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GreatStart activities – learning with your child

Birth to 5 years
Can you run and touch that tree?Next time you are all outside you can play a game with lots of actions. Ask your child to follow your instructions, but keep it simple at first.Can you run to that tree? Can you walk to the fence? Okay, now crawl back to me.Try to think of lots of different ways to get your child moving. Younger children can walk, crawl and run. As they get older they can add more actions like hopping, jumping and skipping.After a while you can make your instructions more challenging.
3 to 5 years
There are many different ways to grow more plants. They can grow from cuttings, seeds, seedlings, bulbs or rootstock.Next time you do your fruit and vegetable shopping with your child see if you can predict which ones will have seeds inside. If they have seeds inside you could try and grow them. I think the pumpkin will have seeds inside that we can try to grow.A pumpkin has lots of seeds inside but the avocado only has one big seed.
Birth to 5 years
Are we digging to China or a tunnel under the sea?
Digging can be done just about anywhere. You can do it in your backyard, at the park or the beach, or in the kitchen when you dig out a scoop of ice-cream.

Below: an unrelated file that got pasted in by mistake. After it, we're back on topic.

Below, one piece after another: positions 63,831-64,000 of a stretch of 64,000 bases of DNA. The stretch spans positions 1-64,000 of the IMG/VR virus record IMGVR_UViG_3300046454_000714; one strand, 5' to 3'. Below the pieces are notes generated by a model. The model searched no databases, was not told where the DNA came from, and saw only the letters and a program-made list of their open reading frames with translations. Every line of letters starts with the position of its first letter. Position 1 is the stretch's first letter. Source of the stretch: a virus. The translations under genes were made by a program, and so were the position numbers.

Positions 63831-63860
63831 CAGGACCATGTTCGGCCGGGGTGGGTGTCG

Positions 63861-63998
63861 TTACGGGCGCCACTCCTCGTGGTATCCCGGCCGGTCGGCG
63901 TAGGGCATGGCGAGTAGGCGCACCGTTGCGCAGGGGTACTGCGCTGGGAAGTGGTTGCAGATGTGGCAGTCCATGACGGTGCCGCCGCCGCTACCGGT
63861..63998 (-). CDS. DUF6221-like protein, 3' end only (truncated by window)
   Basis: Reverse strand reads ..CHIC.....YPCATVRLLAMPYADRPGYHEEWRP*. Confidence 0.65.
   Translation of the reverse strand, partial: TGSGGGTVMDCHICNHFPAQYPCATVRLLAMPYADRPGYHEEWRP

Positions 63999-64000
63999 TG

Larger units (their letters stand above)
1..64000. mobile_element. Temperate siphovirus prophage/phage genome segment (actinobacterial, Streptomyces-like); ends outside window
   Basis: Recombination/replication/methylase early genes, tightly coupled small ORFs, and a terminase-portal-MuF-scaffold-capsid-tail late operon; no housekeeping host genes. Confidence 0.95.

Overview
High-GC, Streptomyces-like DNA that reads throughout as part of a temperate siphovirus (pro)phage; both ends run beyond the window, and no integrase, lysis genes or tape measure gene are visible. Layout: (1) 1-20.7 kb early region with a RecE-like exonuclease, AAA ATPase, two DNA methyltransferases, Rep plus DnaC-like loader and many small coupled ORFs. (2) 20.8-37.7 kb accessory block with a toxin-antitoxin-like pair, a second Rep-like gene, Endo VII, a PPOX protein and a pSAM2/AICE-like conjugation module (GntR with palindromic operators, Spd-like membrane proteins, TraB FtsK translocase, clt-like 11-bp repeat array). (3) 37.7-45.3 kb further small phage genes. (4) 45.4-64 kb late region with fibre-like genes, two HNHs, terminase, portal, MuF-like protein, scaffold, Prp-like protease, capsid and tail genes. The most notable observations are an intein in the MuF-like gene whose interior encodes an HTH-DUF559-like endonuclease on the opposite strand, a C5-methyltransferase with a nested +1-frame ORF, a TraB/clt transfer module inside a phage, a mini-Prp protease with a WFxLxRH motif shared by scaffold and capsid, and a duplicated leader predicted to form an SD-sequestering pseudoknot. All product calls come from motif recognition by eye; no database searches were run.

You and your child can get creative and make tunnels that travel from one country to another. Your child could help you dig a hole to plant a new lemon tree, make a trench for a stormwater pipe or get a new garden bed ready for the veggies.
Birth to 5 years
Sitting together as a family to share food can be a great opportunity to talk about what happened during the day or what might happen tomorrow.If the weather is nice you could pack a picnic and sit outside or go to the park and share a meal together. If it is cold and wet you could still have a picnic, but have it inside by the fire or heater where it is nice and warm.
Birth to 5 years
Is there a park with a pond near where you live? Are there ducks at the pond? Next time you visit take some duck food with you to feed the ducks.
It’s a sunny day. Let’s go and feed the ducks down at the pond. I wonder how many ducks will be there today.
Talk about the location of the pond. Is it in the middle of the park? Or is it on the edge of the park next to the car park?
We are going to the park with the pond in the middle. We will park the car on the road next to the entrance and then walk to the pond.
3 to 5 years
Move, move, freeze!Have you ever shown your child a statue? They don’t move. Can your child stand as still as a statue?If your child isn’t already up and moving, encourage them to get started. You could sing as they move or play some music. Work out a way to tell them when to stop. You could use a word like freeze or stop. Or you could use a sound like clapping your hands or ringing a bell.When I clap my hands you need to stand as still as a statue. You can’t let anything move – not even your toes.
3 to 5 years
The weather is fine, the days are long and the family is on holidays. If you have a barbecue everyone can help to prepare the meal. Maybe this time you could make kebabs.Talk to your child about the different types of kebabs you can make. Will you use meat or vegetables or a mixture of both? Your child could help you to cut up the different ingredients and thread them on.